The celebration begins after nightfall on the last day of Passover. In many communities, non-Jewish neighbours sell chametz back to Jewish families as a beginning of the celebration. Moroccan and Algerian Jews throw open their homes to visitors, after setting out a lavish spread of traditional holiday cakes and sweetmeats. One of the holiday favorites is Mofletta. The table is also laid with various symbols of luck and fertility, with an emphasis on the number “5,” such as five pieces of gold jewelry or five beans arranged on a leaf of pastry. The repetition of the number five references the five-fingered hamsa amulet common in both Jewish and Muslim North African and Middle Eastern communities from pre-modern times. Typically all those in attendance at a Mimouna celebration are sprinkled with a mint sprig or other green dipped in milk, symbolizing good fortune and new beginnings.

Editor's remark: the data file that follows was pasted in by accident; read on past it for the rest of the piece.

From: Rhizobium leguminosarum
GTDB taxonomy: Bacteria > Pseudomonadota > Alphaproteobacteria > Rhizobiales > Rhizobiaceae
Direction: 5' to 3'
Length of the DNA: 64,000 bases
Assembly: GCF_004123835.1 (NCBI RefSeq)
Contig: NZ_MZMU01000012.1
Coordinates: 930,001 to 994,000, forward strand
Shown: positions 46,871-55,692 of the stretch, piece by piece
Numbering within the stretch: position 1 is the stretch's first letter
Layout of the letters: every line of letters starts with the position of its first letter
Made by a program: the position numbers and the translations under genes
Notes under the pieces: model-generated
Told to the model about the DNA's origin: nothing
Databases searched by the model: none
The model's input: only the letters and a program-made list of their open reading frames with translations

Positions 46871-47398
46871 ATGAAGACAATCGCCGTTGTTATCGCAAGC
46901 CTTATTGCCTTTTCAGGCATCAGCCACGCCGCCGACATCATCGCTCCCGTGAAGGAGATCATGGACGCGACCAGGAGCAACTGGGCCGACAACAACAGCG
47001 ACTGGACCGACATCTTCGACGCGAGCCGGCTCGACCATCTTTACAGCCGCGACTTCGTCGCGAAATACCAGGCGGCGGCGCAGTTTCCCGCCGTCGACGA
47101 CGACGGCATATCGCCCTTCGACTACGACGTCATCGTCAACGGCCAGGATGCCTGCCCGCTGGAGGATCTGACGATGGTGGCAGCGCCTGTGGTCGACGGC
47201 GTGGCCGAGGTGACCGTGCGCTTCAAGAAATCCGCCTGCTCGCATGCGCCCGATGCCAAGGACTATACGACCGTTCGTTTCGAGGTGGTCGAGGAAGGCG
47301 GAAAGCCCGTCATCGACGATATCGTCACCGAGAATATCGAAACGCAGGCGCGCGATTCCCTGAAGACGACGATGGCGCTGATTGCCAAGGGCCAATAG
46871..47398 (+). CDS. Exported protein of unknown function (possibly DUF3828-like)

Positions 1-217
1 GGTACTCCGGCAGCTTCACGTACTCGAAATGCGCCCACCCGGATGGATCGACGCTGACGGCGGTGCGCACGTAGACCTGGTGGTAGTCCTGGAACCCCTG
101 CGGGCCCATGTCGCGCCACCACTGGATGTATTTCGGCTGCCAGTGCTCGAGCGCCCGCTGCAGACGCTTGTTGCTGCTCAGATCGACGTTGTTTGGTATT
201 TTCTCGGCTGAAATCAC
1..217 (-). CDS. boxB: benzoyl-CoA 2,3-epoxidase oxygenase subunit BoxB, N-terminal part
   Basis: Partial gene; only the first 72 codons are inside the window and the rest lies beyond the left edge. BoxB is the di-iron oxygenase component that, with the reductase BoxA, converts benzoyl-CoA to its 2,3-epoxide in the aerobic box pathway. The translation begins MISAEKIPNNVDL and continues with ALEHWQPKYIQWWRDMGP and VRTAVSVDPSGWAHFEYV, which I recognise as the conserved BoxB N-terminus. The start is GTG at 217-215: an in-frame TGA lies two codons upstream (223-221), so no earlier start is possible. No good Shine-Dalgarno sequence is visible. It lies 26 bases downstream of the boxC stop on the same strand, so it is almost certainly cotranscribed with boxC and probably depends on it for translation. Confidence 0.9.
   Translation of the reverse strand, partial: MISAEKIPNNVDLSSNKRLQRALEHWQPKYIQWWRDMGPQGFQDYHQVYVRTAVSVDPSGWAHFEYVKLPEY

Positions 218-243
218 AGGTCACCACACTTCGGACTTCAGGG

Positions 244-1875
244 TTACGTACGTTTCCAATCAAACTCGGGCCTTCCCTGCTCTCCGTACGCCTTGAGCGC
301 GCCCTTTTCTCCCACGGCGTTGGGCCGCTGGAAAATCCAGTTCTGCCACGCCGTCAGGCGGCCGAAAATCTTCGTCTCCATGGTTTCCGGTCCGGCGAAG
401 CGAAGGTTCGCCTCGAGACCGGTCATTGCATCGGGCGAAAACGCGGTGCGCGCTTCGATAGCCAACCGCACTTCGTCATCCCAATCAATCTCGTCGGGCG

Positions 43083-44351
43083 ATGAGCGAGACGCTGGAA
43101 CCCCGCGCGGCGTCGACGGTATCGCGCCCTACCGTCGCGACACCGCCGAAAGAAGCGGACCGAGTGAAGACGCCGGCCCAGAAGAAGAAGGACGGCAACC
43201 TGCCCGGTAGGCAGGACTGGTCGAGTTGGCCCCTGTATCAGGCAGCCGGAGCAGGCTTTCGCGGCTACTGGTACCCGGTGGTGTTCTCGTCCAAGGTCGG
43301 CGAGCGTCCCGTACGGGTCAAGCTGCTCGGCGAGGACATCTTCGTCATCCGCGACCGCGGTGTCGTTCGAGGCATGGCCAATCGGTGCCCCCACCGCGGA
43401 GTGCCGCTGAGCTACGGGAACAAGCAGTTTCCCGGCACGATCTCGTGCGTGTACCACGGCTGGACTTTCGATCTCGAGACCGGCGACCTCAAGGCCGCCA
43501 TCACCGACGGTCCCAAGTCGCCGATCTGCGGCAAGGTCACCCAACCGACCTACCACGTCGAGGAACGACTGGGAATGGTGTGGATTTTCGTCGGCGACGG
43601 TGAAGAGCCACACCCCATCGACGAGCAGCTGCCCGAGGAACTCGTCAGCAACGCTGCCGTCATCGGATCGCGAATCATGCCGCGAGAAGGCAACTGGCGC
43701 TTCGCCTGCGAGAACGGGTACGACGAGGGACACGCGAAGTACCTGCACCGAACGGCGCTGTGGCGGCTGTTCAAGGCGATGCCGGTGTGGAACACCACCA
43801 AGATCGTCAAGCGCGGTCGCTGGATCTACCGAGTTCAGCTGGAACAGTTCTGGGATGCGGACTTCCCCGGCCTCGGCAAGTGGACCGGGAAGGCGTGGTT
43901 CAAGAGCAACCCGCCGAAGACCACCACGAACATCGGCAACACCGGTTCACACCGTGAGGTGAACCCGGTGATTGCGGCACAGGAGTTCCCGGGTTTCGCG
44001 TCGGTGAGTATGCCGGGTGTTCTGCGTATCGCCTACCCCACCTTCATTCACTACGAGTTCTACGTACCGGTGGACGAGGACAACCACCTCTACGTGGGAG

The tradition continued in homes across Cote Saint-Luc on Saturday night and for the first time at JPPS-Bialik, on Sunday afternoon.

Anat and Michel Toledano welcome the Nashens and Anzaruts for Mimouna

Our night out began after 10:00PM at the home of Anat Marciano and Michel Toledano. They welcomed my family into their home with open arms, along with our friends, Alissa and Phil Anzarut.

It is customary to spend a little time visiting the host family’s home before moving on to other homes. After a beautiful spread at the Toledano’s, including Moroccan pastries, Mofletta, coucous, cheeses, fruit, smoked salmon, wine and Arak derived from figs (oy vey, it was potent) it was time to move on for the next late night visit. Thank you very much Anat and Michel.

Our family traveled down the block to the warm and inviting home of Chantal Bekhor and Emmanuel Castiel. There was an endless stream of well-wishers who kept arriving. Strangers and friends alike mingled, easily offering greetings of ‘Tarbakh’, May you have good luck.

Emmanuel Castiel and Chantal Bekhor